Calico Lizardfish

Calico Lizardfish, Synodus lacertinus

The Calico Lizardfish, Synodus lacertinus, whose common Spanish name is chile lagarto, is a species in the Lizardfish or Synodontidae Family, known collectively as chilies in Mexico. This fish is also known as the Reef Lizardifsh. Globally, there are thirty srven species in the genus Synodus, eleven of which are found in Mexican waters, six in the Atlantic and five in the Pacific.

The Calico Lizardfish have elongated tubular bodies bodies with a depth that is 12 to 14% of standard length. They are an overall reddish-brown coloration; their backs have 5 saddle-like markings that extend onto their sides as irregular bars and their lower sides have 10 to 12 reddish-brown blotches. Their anal, dorsal, and long pelvic fins have thin striping, whereas their caudal fin has wide striping. They are white ventrally. From personal observations I have noted that fish caught in waters of less than 50 feet are normally brown in color; those from depths of greater than 50 feet are always a deep red. Their head is wide, flattened, and medium-sized (22 to 24% of standard length). They have large eyes, a short non-protruding snout, and a large mouth, which extends past the eyes, is slightly oblique, and is equipped with many rows of fine pointed teeth. Their anal fin base is shorter than their dorsal fin base; their caudal fin is forked; their dorsal fin is mid-body and originates midway between their snout tip and their adipose fin; their adipose fin is above their anal fin; and their pelvic fins are large and inserted behind their pectoral fin base.

The Calico Lizardfish are found in and around rocky coral reefs and close to boulders adjacent to sand at depths up to 510 feet, although I have found them only at depths up to 300 feet. They reach a maximum length of 24 cm (9.4 inches), a length established by a fish that I caught. Although rather common in the greater Los Cabos area, they are a poorly studied species and very little is known about their behavioral patterns.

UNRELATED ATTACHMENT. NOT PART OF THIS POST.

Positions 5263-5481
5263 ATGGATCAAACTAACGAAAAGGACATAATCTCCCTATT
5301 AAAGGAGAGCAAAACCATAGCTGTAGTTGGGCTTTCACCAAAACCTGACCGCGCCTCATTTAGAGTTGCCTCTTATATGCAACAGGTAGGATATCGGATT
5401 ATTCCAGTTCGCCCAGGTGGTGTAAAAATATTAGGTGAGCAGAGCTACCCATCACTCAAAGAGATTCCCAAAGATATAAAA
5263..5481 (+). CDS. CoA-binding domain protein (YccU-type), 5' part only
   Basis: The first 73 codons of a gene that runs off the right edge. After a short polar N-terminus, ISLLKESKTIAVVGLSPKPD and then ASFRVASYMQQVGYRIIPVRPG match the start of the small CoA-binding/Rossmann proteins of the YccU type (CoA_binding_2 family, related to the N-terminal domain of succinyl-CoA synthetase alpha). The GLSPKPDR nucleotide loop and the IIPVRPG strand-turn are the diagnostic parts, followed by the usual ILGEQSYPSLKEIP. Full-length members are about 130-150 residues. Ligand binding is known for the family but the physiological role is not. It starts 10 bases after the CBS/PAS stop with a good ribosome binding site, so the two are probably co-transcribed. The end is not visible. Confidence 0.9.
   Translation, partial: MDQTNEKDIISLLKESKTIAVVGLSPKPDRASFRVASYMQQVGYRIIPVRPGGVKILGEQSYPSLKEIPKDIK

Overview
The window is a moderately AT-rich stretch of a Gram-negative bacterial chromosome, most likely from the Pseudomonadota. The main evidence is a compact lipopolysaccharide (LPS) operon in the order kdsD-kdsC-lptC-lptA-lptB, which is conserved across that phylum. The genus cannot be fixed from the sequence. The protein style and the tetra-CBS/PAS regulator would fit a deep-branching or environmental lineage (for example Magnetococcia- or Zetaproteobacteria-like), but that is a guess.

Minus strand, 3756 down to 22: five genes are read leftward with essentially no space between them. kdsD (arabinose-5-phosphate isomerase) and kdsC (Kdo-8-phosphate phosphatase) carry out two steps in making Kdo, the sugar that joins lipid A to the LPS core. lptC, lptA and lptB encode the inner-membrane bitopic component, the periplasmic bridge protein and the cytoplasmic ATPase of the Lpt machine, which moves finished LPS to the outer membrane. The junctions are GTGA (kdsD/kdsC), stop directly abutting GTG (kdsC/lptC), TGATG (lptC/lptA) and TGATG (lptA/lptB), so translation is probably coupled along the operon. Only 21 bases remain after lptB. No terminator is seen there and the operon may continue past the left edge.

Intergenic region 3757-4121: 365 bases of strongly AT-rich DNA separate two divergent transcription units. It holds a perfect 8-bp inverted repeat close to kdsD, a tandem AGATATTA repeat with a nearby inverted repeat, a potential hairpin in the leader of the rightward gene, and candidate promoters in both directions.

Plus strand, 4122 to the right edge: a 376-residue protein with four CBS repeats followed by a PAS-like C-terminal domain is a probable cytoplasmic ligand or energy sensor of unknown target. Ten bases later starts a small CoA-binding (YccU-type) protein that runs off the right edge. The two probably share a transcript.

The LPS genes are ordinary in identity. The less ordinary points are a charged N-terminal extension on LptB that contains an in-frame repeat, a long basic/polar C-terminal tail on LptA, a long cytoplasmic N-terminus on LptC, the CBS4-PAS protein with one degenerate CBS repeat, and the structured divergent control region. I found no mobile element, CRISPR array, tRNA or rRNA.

In Mexican waters the Calico Lizardfish is found in all waters of the Pacific with the exception that they are absent from of the northern third of the Sea of Cortez.  One of my readers contributed a photograph of one caught off the beach in Neuvo Guaymus, Sonora.

Due to their elaborate red coloration patterns, the Calico Lizardfish are easy to identify and not likely to be confused with any other species. They are, however, quite similar to the very rare Eastern Pacific Flagfin, Aulopus bajacali (transparent anal fin without stripes).

The Calico Lizardfish are viewed by local fishermen as a by-catch of no value. They are more abundant than most species but are seldom caught because their small mouths require small hooks for success. They are strictly a “catch-and-release.”

Calico Lizardfish

Calico Lizardfish (2)

Calico Lizardfish, Synodus lacertinus. Fish caught from coastal waters off Point Palmilla, Baja California Sur, January 2014. Length: 15 cm (5.9 inches).

Calico Lizardfish, Synodus lacertinus. Fish caught from coastal waters off Point Palmilla, Baja California Sur, December 2014. Length: 8.0 cm (3.1 inches).

Calico Lizardfish, Synodus lacertinus. Fish caught from shore at Buena Vista, Baja California Sur, January 2017. Length: 13 cm (5.9 inches).